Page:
In my years of roleplaying between forums, online chats, and in-games, I’ve seen it all. I’ve seen one-sided crushes complete with actual jealousy of character relationships to two people having a a very real affair, cheating on their spouses who also played the game under the guise of roleplaying with someone else. At one point, I’ve even been caught in the confusion of a being a male IRL since I typically make male characters and those having to break the news that I was not single, interested, nor had a penis that wasn’t detachable.

While I can’t find complete fault in the lonely and looking, I do have a peeve when people take a character I create and believe their terrible or overly joyous personality is a mirror of my own self. Recently, a complaint was made to an officer in my current guild in regards to my foul-mouthed, pirate-esque brat stating that I was both overly rude and insulting.

My response was that I clearly was in-character and if they couldn’t make peace with that,  then we shouldn’t play together.

Not that my character wasn’t rude or insulting, but it breaks my creative little spirit when other roleplayers have this…how should I put it…unapproachable type of attitude. When they have played a mighty hero for so long that they believe themselves to be the standard and those of us playing bad guys, thugs, or in my case, pirates, are beneath them.

That we should rewrite our creations to fit into their bubble.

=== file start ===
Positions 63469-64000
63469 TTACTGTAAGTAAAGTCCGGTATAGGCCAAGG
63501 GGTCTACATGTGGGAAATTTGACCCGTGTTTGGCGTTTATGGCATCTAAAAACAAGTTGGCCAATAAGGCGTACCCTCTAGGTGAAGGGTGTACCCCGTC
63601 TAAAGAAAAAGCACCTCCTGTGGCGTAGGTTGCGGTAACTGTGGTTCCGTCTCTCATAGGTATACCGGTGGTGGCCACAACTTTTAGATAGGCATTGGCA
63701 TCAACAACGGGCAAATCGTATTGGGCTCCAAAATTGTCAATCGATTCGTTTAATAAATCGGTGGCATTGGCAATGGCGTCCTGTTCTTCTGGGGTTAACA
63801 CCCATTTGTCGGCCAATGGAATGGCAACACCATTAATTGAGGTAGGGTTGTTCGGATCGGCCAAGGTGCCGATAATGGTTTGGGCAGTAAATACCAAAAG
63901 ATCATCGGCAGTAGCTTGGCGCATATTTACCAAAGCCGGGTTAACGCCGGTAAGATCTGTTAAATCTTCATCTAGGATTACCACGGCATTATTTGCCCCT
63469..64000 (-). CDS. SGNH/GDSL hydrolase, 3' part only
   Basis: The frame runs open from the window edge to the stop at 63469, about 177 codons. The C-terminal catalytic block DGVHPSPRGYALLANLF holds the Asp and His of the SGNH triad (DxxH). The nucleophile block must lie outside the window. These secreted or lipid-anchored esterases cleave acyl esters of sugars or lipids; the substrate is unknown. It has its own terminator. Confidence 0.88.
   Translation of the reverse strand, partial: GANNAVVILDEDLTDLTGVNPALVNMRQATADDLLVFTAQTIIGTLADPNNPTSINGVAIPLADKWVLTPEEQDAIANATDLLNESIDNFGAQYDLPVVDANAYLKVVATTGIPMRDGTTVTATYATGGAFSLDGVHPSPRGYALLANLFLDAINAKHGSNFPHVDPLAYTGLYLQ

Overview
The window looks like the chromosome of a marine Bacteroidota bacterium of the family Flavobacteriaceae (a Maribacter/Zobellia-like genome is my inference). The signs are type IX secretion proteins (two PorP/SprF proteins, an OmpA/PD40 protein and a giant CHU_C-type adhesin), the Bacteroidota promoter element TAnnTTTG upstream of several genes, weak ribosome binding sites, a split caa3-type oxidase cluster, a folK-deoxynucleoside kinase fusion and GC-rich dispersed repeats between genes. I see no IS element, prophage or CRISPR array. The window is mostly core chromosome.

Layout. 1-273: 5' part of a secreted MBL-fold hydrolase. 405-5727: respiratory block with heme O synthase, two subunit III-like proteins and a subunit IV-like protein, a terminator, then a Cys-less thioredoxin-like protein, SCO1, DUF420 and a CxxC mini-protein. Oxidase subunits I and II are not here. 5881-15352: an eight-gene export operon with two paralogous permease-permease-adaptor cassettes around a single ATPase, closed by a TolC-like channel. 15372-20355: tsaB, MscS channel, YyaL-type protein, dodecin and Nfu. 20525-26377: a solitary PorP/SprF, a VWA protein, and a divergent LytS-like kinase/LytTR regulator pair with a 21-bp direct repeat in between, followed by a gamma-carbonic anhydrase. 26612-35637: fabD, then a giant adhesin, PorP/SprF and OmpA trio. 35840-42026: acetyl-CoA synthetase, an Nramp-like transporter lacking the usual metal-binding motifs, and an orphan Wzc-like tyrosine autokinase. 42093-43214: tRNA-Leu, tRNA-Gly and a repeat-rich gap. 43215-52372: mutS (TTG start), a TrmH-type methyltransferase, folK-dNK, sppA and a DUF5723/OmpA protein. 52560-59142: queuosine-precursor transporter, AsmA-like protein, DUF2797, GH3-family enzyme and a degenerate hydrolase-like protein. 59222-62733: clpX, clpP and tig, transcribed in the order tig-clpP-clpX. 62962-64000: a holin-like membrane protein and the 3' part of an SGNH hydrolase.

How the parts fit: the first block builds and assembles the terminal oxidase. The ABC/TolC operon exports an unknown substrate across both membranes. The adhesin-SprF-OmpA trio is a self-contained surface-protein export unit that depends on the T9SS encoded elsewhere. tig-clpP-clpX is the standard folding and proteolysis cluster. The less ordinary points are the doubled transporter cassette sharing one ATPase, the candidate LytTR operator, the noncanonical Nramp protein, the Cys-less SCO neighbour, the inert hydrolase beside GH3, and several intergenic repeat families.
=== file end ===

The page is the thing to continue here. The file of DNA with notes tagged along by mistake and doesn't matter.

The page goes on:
F*ck that.

#LongLivePirates

How to Return to World of Warcraft...Assuming You Ever Left It

Posted by StoleTarts Tuesday January 19 2016 at 1:32PM
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There was a blog post on this site not too long ago that stated, you can never return to World of Warcraft.

That’s silly, I immediately thought. Sure you can! You just download B.net, fork over your payment information after laughing to yourself how long ago your last subscription was, reminisce about all of those long, sometimes painful, hours you spent raiding and grinding, purchase your subscription once again AND the last one to three expansion packs, then dive right in after using your character leveling token!

Course, then I realized they didn’t meant it was physically impossible, but an entirely new challenge altogether. That’s right, if you missed the last few expansions, you basically get to skim over the story as to what happened: A king returned to Stormwind, a little boy prince is now uncomfortably hot, and Thrall had about five different hairstyles along with a cluster of babies.

No, not with Jaina. She’s still salty about that too.

Okay, so it’s more like going to your high school reunion! Awkward? Sure, but then you have a few drinks and realize how you’re in a much better place than you were back then. Maybe. Hopefully.

At least our characters have separated toes now.

While certain aspects of the game are fairly new, the learning curve has been reduced to accommodate players both new and returning after a long hiatus. Wowhead is still a thing, so don’t feel overwhelmed or frightened by an expanded world and revamped skill sets. You will still run into the same universal Warcraft truths of broken classes, glitchy maps, and some crafting skills being just so much more lucrative than others, but it’s also these things that will make you feel right at home.

Broken boss? Have a good laugh and remember how common that was back in your day!

Worthless talent tree? Who hasn’t been there before?

Too much junk collecting in your bags and bank? Let me tell you a story about when hunters used to have to carry weapon specific ammo.

While it is true that you can never really return to vanilla WoW, it also kind of never left in the first place.